In the banking category, many banks and credit card companies today are putting chatbots to good use to allow customers to obtain basic account information, such as their account balance or when their next payment is due.
By providing customers with the information they want within common messaging apps, companies are finding fewer accounts going to collections, a task typically handled by a human on an auto dialer. For example, customers can respond to a late payment notice from a chatbot by simply replying “yes” or “no” to issue a payment from a pre-approved payment source. Or, customers can select other payment options if they are having difficulty paying a past due or upcoming monthly bill.
The Social Media Chatbot: Power Up Content Sharing
Chatbots are proving quite valuable in the eCommerce space by learning a customer’s preferences and favorite brands and then alerting them to new products in store or content that interests them when the customer returns to their site.
By dishing up the right message to the right person at the right time by employing chatbots in messaging apps versus an email newsletter, for example, brands are able to do just that, which is every marketer’s dream – or so we thought. Instead, Robert Rose, the Chief Strategy Officer at the Content Marketing Institute suggests that “instead of focusing on the right message, to the right person, at the right time, successful content marketers are creating the right value, to the right audience, in their time.” And, the good news is that chatbots enable all of these things.
The Sales Chatbot: Closes Deals and Upsells New Products
Imagine that your new lead qualification team is now in the form of chatbot that can handle multiple conversations at a time, day or night. Many eCommerce and B2B websites today have already put the sales chatbot to work by asking the customer what they are shopping for and in turn, able to identify the product that best suits that prospect and recommend it in minutes.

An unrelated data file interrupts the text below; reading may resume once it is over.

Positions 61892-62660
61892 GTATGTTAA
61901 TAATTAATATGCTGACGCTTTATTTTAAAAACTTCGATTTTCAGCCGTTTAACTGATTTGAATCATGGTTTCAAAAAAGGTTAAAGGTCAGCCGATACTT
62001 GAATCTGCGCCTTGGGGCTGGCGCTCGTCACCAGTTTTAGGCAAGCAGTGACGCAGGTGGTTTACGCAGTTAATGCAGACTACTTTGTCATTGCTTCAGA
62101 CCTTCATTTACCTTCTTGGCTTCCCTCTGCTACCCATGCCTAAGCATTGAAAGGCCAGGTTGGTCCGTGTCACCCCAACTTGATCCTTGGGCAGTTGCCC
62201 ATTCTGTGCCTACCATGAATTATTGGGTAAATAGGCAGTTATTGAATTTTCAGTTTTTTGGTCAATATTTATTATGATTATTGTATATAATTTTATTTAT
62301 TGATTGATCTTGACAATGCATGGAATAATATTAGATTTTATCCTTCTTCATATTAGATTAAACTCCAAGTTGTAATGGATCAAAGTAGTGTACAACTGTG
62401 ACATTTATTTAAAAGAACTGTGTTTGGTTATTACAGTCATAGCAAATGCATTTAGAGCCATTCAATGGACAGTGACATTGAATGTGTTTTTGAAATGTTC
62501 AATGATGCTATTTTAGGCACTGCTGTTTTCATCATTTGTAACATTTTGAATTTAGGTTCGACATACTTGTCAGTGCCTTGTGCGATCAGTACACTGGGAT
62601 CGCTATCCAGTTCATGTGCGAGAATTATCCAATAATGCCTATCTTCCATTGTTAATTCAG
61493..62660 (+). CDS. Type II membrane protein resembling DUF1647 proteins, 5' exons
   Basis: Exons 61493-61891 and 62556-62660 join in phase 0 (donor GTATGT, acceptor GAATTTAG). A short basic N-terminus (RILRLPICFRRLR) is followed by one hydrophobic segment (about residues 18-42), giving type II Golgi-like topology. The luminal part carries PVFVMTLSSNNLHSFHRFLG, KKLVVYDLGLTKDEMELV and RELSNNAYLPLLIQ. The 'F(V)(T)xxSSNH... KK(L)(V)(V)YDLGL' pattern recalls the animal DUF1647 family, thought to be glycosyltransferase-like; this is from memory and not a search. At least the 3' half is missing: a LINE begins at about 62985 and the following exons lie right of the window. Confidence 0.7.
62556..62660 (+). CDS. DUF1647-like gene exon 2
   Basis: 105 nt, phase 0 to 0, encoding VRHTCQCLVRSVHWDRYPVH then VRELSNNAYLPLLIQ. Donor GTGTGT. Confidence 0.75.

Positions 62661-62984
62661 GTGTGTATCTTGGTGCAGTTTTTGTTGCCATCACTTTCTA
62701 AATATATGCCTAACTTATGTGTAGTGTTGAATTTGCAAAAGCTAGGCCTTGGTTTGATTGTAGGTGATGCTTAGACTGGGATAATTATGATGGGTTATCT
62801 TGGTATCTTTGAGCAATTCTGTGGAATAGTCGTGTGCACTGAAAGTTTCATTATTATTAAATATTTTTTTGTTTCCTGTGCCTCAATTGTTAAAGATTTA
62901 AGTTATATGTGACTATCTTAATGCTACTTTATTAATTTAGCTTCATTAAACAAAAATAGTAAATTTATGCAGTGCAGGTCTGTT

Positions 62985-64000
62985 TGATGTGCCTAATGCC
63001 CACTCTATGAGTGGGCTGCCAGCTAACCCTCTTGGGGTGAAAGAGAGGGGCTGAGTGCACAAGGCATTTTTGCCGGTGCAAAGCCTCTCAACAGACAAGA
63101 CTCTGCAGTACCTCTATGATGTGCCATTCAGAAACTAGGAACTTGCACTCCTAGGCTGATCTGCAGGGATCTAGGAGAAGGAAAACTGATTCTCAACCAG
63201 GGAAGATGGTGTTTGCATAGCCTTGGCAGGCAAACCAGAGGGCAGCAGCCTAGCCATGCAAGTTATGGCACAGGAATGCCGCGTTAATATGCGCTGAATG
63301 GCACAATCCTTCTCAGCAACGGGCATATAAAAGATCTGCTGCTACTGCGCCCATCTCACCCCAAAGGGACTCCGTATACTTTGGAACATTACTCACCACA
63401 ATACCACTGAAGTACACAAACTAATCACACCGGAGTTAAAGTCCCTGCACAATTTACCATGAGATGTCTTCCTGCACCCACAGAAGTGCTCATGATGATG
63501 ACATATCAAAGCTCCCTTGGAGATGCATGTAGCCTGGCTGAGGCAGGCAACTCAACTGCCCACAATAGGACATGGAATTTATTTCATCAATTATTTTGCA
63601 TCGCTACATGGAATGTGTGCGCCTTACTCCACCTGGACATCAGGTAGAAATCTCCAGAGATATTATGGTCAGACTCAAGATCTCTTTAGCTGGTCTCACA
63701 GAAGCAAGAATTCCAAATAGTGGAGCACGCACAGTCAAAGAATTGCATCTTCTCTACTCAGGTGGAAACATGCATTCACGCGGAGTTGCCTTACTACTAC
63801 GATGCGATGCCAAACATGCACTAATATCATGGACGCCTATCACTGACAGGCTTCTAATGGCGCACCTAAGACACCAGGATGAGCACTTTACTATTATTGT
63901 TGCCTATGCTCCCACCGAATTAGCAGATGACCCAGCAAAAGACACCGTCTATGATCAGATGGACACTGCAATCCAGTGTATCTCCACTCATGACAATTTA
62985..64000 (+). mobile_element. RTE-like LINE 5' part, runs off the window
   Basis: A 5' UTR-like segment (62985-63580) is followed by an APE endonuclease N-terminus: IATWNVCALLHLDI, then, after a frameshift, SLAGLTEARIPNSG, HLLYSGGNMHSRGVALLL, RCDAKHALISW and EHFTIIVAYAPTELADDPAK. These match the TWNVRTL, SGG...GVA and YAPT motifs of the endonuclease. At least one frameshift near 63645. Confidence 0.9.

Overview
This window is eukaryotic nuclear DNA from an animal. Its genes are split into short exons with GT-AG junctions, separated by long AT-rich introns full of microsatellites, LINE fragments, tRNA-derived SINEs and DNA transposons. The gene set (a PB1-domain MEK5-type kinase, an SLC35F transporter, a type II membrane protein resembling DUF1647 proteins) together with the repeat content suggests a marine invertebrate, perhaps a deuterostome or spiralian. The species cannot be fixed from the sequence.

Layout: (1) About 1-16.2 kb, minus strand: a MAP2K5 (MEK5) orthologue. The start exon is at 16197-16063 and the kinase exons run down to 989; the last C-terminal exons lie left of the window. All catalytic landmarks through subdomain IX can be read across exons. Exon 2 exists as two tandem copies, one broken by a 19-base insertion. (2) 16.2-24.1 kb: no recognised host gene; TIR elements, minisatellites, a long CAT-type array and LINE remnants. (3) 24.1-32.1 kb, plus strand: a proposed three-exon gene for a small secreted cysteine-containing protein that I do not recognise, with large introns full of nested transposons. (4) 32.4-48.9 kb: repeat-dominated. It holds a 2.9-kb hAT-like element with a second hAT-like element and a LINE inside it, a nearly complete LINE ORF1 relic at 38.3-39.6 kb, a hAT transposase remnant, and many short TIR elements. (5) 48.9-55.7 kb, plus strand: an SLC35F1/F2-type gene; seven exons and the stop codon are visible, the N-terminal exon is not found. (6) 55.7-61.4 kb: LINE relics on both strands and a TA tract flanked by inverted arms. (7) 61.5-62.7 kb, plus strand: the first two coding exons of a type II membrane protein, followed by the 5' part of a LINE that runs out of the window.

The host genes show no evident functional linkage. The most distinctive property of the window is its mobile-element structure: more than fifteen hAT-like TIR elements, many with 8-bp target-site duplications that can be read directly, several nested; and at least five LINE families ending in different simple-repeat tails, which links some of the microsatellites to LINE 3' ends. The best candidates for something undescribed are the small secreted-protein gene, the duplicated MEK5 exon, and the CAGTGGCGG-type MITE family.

In the world of B2B sales, many of us are familiar with the five-minute rule, which says that a salesperson should reach out to a prospect that filled out a form to access content within five minutes. According to Sujan Patel, co-founder of Web Profits and Inc. contributor, “the time between lead generation form submission and a salesperson making contact has a direct effect on whether or not those leads become clients.”
In some cases, a chatbot may even be able to close a deal by recommending the right product if the customer is ready to buy. Additionally, eCommerce companies are also finding success with chatbots that ask online shoppers what their favorite brands or interests are and then suggesting items they might want to add to their shopping cart, increasing the spend per visit.
After a prospect has ended a conversation with a chatbot during which they expressed interest in purchasing, workflows can be added to trigger an action, such as an email to a sales rep, that includes the information gathered. “Now, when your sales reps receive leads, they’ll know – thanks to your chatbot’s qualifying questions – that they’re talking to your ideal customers,” Patel added.
The same theory can apply to current customers that engage with chatbots on your site. Current customers may return to your website to get support or learn what’s new by engaging with your chatbot, which can recommend new products based on their prior purchase history or new information gathered in recent chats with that customer.
If you’re not sure where to start, checkout Chatbots magazine on Medium, which has a hefty amount of articles on the topic, including a “3 Stop-and-Plan Steps Before You Launch a Bot.” Important to note is the first point made in that post by Senior Writer Paul Boutin, who writes that “Step 1: Plan To Make the Bot a Full-Time Project.”
If you need help with determining a plan of action or how to implement chatbots to work with your current marketing automation tools, give us a call. We’d love to chat with you!